If ERoEI is defined in the way you imply, then it's a useless measure which means nothing. If we don't count waste heat losses from internal combustion engines as losses, but instead count those as "energy returns", then the "energy returns" for fossil fuels is mostly measuring how much waste heat is put out by internal combustion engines. In which case, each unit of energy from solar power or wind accomplishes approximately 4x as much thermodynamic work as a similar unit of energy from diesel. Thus, solar power with an ERoEI of 3 (using the way you measure it) can perform the same amount of thermodynamic work as diesel with an ERoEI of 12.

Pstarr, this stuff is obvious. You are just repeating the same errors which have been floating around this bizarre little group forever.

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Re: Is solar energy the solution?

Unread postby tom_s2 » Tue 28 Oct 2014, 14:56:13

Pstarr,

In the same way it would be straightforward to travel the universe in a kerosene/LOX powered Saturn-Five rocket. It could be done theoretically, but we don't have the time, money, kerosene, patience, or stupidity to attempt that.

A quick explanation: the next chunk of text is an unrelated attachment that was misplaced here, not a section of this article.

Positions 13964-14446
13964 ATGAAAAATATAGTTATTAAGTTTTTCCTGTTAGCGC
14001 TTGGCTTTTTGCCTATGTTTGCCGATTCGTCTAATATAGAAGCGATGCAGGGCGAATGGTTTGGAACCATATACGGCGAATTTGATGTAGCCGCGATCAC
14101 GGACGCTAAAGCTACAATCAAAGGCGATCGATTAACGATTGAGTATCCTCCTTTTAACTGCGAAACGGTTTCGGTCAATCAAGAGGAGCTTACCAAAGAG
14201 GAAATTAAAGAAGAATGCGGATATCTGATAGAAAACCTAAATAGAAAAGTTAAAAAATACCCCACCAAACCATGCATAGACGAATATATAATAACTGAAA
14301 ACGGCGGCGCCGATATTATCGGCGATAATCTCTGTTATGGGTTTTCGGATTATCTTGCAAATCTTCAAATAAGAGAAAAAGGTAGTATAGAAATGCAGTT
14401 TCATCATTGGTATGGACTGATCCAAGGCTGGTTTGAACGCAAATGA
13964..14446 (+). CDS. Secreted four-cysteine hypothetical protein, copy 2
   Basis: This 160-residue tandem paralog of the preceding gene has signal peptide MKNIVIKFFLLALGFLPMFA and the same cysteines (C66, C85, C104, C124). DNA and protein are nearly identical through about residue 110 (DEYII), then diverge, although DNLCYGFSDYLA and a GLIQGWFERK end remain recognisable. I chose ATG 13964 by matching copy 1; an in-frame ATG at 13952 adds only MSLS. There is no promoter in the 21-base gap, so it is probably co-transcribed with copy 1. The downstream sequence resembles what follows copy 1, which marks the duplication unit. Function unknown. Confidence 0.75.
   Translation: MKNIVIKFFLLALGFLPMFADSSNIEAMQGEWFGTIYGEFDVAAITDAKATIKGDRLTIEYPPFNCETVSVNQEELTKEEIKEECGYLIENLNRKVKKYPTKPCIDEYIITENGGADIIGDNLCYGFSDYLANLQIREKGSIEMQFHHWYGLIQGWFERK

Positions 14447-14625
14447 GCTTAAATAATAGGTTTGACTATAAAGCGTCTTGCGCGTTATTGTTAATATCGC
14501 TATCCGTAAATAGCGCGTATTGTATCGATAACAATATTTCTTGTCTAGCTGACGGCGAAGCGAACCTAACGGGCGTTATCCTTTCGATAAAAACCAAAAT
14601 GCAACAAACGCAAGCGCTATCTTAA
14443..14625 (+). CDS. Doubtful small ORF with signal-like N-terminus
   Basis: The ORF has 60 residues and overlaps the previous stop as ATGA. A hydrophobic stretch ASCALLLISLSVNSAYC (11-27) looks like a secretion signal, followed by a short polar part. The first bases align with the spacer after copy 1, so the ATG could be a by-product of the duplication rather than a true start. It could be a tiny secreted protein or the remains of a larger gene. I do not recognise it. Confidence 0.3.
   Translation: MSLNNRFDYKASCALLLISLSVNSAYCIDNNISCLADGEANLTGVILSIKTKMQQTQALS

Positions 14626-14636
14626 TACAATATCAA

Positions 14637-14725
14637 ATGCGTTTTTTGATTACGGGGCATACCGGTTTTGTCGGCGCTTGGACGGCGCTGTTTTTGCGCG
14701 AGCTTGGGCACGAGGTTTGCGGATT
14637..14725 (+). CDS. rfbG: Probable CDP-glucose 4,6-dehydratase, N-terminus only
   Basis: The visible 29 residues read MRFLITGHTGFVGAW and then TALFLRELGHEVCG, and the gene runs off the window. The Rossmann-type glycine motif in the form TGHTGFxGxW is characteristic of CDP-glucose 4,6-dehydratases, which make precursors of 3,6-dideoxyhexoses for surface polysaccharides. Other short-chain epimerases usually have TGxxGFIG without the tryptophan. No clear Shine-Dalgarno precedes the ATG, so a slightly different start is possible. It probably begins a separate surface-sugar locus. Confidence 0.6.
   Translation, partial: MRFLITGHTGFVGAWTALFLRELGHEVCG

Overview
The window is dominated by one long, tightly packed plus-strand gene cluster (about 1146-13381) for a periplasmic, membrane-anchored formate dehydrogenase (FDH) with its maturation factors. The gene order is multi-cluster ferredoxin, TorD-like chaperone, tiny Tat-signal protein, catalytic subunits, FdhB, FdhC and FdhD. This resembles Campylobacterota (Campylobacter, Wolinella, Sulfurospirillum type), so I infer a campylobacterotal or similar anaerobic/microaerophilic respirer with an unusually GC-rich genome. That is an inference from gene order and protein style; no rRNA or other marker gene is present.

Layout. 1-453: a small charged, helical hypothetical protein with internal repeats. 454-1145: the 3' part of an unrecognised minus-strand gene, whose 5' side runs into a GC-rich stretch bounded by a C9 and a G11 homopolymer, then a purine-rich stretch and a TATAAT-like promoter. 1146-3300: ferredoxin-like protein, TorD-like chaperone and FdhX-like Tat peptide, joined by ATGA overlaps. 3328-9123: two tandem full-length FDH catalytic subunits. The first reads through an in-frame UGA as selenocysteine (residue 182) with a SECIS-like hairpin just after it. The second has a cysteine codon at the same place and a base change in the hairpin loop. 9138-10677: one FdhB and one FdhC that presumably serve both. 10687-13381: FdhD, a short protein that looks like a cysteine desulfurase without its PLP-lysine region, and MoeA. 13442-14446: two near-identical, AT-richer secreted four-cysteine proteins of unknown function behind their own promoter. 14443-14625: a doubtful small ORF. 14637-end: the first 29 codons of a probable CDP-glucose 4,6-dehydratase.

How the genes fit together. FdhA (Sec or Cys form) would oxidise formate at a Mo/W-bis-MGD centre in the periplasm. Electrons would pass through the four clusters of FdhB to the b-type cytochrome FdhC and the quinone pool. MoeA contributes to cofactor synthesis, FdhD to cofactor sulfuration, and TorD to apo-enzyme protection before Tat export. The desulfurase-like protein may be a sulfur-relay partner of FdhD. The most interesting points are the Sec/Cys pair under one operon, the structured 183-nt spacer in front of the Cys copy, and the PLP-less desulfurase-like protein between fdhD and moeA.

Your analogy is just obviously invalid. I was talking about steam turbine ships, which were first constructed in about 1920 and were ALREADY the norm until about 1970. Trains with overhead wires are SIMPLER than trains with diesel engines. These things obviously are not analogous to traveling across the universe in a kerosene rocket.

I live in timber country. Diesel is how real stuff moves around. People commute by car and truck. The real world operates on gasoline and diesel.


Already, the entire trans-siberian railway has been electrified with overhead wires. That railway is going through the middle of nowhere and is the longest and heaviest-trafficked railway in the world.

People commute by cars and trucks, but for 97% of people, battery-electric cars will do fine.

There is VASTLY more time than is required to transition to these things, since the decline of oil will take more than a century.

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Re: Is solar energy the solution?

Unread postby MonteQuest » Tue 28 Oct 2014, 15:09:10